First I Have To Say That Fur Elise is a nice piece very easy..
And About the Opus... He didnt need to put an opus because Fur Elise isn´t a piece like the others.
Fur Elise is a Bagatelle and it has it number right now i dont remember but.. years ago this was discovered.
I hope this answer your question...
Xtopher
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xtopher¡
BET23
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« Reply #10 on: January 31, 2004, 05:06:18 PM »

the reason that it has no opus number is because it was never released by beethoven to anyone, the piece was found after his death... furthermore, its really for a woman named THERESE, but the people that found it made a mistake in what was written... he composed it for a woman he was in love with... and like the will he wrote when he was still rather young, it was never for anyone but himself... seems like he liked to put his thoughts and feelings on paper, and then never do anything about such documents...

therese probably never saw or heard the piece...
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steveolongfingers
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« Reply #11 on: January 31, 2004, 07:54:12 PM »

im convinced that he used this song to get laid, i got to try it one day.....
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Writing about music is like dancing about architecture – it’s a stupid thing to want to do- Frank Zappa
bernhard
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« Reply #12 on: January 31, 2004, 09:58:08 PM »

Fur Elise was composed for one of Beethoven’s students, Therese Malfatti.

She was the daughter of Beethoven’s doctor (Beethoven had a string of medical specialists looking at his ear problem over the years. Malfatti was one of the last ones).

When he started teaching her he was over 40, she was 17. It did not prevent him falling heads over heels in love with her (he was always doing this). He allegedly composed Fur Elise at her request – Therese not being a particularly accomplished pianist, he made the piece as simple as possible.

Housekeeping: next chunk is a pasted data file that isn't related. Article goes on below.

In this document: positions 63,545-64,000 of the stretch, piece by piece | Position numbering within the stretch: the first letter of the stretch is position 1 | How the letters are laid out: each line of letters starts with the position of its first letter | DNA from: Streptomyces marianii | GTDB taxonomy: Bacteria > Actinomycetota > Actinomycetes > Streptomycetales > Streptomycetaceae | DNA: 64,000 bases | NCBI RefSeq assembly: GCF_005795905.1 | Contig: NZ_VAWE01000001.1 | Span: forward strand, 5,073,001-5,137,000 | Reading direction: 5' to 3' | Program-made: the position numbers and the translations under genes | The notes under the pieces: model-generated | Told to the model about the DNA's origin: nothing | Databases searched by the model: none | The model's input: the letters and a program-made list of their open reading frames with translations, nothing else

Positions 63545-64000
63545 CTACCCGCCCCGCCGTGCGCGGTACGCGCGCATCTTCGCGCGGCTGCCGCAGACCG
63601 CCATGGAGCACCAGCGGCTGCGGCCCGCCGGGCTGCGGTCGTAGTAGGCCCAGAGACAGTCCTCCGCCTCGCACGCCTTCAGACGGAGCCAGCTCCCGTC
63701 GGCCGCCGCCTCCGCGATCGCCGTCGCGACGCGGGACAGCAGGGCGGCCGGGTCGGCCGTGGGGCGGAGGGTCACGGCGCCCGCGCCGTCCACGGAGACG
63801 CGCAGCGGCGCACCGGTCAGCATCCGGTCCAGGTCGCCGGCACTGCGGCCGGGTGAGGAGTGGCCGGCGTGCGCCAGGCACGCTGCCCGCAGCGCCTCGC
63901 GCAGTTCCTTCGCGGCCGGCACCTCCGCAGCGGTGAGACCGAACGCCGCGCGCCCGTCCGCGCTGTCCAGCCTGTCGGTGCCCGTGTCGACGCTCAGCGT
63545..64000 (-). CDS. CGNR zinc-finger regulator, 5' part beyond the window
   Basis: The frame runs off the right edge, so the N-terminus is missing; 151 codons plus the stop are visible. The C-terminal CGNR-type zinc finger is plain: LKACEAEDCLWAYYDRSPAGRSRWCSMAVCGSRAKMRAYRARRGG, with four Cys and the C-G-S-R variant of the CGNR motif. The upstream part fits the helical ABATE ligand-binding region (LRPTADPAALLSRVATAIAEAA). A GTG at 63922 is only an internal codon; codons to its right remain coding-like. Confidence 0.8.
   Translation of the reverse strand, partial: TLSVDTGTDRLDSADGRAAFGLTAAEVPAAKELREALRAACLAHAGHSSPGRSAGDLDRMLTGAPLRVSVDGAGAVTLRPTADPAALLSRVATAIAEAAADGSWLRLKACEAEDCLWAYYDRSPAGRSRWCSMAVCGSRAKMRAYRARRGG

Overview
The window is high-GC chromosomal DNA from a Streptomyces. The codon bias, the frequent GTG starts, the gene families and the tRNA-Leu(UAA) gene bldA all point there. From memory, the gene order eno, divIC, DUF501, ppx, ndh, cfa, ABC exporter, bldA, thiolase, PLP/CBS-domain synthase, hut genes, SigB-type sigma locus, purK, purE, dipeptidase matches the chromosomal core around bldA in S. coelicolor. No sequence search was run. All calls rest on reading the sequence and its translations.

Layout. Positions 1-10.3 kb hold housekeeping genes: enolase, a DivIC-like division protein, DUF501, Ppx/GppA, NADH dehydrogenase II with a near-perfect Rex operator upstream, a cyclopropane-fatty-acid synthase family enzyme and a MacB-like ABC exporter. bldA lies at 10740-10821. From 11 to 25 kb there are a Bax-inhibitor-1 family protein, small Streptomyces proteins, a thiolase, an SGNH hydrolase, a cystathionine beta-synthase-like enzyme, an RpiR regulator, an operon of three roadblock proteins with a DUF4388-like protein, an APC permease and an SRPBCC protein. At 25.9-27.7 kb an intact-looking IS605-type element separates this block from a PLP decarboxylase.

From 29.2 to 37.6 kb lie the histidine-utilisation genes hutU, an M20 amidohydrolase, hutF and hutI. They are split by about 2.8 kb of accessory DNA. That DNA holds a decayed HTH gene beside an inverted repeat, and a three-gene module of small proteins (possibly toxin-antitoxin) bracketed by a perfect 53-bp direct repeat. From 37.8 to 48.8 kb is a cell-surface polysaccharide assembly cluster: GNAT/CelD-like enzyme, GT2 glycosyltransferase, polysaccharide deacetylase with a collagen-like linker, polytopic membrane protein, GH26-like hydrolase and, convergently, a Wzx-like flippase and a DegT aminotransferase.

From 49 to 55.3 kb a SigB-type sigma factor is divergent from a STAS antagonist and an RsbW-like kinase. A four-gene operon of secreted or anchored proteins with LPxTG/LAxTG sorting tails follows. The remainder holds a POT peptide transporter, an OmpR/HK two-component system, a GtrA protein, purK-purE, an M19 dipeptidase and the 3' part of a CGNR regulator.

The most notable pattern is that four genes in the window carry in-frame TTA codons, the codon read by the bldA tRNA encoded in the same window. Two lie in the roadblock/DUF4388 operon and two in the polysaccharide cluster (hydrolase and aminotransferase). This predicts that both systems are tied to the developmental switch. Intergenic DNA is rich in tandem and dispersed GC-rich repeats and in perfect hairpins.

Apparently Beethoven believed for a while that his feelings were reciprocated, but it turned out that nothing of the sort had ever crossed  Therese’s mind.  In fact she married a Baron Drosdick soon afterwards. Cry

That’s when Beethoven added the second part (so that she – and Richard Clayderman - could not play it). Grin

It has no opus number because it was never published in his life time. In fact, in all probability it was never intended for publication.

It is called Fur Elise instead of Fur Therese on account of Beethoven's terrible handwriting.

Best wishes,
Bernhard.

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The music business is a cruel and shallow money trench, a long plastic hallway where thieves and pimps run free, and good men die like dogs. There's also a negative side. (Hunter Thompson)
xtopher
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« Reply #13 on: February 02, 2004, 02:19:05 AM »

i Dont think that´s true Berharnd.
What I Said I think its the true because one grandson from beethoven or a relative i dont know told that he didit as a bagatelle for an ex-beethoven couple..And in a rolling stone magazine /(old one which talked about music said the same and that the piece was find with "to elise"in the cover so they dont know what was the name and they used fur elise.
Im pretty sure bout that. and if someone has a doubt just send a msg.
Bye.
Xtopher Wink
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xtopher¡